Rob Brydon is to undertake a live tour across Wales
Comedian and actor Rob Brydon admitted there was "never a better time to be Welsh" as he looked back on the hit series Gavin and Stacey.
Brydon said he believed the key to the BBC3 comedy's success was its warmth and its writing, which he likened to a soap in hooking the viewer.
"It's so beautifully done, the details in there," he told a sell-out audience at the Hay Festival in Powys.
Brydon said the special Christmas episode was "looking very funny".
He paid tribute to the Bafta award-winning writing team of Ruth Jones, a fellow Porthcawl Comprehensive School pupil with Brydon, and James Corden.
"A lot of good comedy writers write good comedy characters - and they'll give you funny, but I think with Ruth and James...there's a story arc over each one and they make you want to come back," said Brydon, who is from Baglan, near Port Talbot.
"They're really strong characters you want to spend time with."
He also said that his character Uncle Bryn - written with him in mind - with his bafflement at the world around him would strike a particular chord in Wales.
"People tell me 'he's over the top,' but that's what a lot of Welsh uncles are like, it's not out of the ordinary," he told the audience at the annual festival in Hay-on-Wye.
"That's the difference between England and Wales - the Welsh love a drama.
"In Gavin and Stacey, Uncle Bryn is told he's going to a party - 'a party? In London - with people I've never met before?'"
He said he was "very proud" of the BBC documentary Rob Brydon's Identity Crisis, back in March, which explored his own - and other's - Welshness.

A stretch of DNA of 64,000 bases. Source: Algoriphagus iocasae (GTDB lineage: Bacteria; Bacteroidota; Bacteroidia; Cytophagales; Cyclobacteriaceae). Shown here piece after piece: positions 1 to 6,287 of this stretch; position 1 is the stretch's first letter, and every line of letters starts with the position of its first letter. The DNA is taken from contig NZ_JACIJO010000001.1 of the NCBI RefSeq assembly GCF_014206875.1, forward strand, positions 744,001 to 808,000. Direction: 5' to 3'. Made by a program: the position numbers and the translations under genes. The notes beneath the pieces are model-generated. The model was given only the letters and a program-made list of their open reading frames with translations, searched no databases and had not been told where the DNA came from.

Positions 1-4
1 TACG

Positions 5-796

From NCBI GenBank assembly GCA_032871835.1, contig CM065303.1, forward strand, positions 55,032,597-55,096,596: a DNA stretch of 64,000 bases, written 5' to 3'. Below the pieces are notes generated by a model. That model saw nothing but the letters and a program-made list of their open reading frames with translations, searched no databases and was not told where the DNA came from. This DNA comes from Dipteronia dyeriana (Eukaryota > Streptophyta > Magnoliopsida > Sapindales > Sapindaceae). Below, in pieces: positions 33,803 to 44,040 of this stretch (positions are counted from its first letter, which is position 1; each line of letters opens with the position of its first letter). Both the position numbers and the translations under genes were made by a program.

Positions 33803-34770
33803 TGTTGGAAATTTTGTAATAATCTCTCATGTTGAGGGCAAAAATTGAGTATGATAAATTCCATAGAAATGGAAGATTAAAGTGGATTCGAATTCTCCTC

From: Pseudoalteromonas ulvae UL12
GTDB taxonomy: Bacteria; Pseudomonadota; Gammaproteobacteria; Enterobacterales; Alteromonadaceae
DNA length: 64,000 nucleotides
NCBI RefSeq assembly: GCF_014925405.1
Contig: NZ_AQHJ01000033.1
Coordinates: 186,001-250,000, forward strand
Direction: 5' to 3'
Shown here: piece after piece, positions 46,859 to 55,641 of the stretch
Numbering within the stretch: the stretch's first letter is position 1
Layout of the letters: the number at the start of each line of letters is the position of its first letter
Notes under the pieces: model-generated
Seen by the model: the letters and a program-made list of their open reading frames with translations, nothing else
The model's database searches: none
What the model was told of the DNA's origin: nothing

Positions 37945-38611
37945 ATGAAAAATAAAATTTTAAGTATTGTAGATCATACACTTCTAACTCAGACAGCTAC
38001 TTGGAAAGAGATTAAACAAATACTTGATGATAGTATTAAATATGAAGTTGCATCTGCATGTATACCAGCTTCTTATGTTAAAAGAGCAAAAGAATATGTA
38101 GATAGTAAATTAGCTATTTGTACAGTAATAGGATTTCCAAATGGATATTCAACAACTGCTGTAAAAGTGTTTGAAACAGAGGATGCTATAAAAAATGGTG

"I'd lived in London for 20 years and lost touch really," he said.
"It's remarkable what we've produced for such a small country - especially when you look at the arts.
"Now in November I'm back with a stand-up tour of Wales that comes directly from the documentary."
Gavin and Stacey won Bafta TV awards in April
Brydon also dwelt on his failed audition at Rada, his love of musicals at school and the Welsh College of Music and Drama and a career path which took him to Marion and Geoff via work on a shopping channel.
Demonstrating his impressive range of voices, he said he still did voice-over work for adverts because it gave him the financial security to pick and choose his mainstream work.
"I want the next thing to be great - I'm trying to keep the quality threshold up," he said.
But this stage in his career means he can claim friend Ronnie Corbett "had a hand in my wife giving birth".
He related how Corbett drove him at break-neck speed across Wentworth golf course in a buggy so he could make the birth of his son Tom seven weeks ago.
Asked what Anne Robinson might make of it all, after she once called the Welsh "irritating", he said: "There's never been a better time to be Welsh - there's Duffy, Gavin and Stacey, Torchwood, Doctor Who. I'd say that would wipe the smile off her face - but that would require surgery."
Meanwhile, at an event to discuss the Library of Wales Sports Anthology, First Minister Rhodri Morgan said supporting the Welsh rugby and football teams had laid important historical foundations for the Welsh assembly.
Disagreeing with Lloyd George's contention that the "morbid nationalism of football" had been an obstacle to Home Rule for Wales, Mr Morgan countered: "The red jerseys of rugby and football were the essential precursor of devolution in 1999."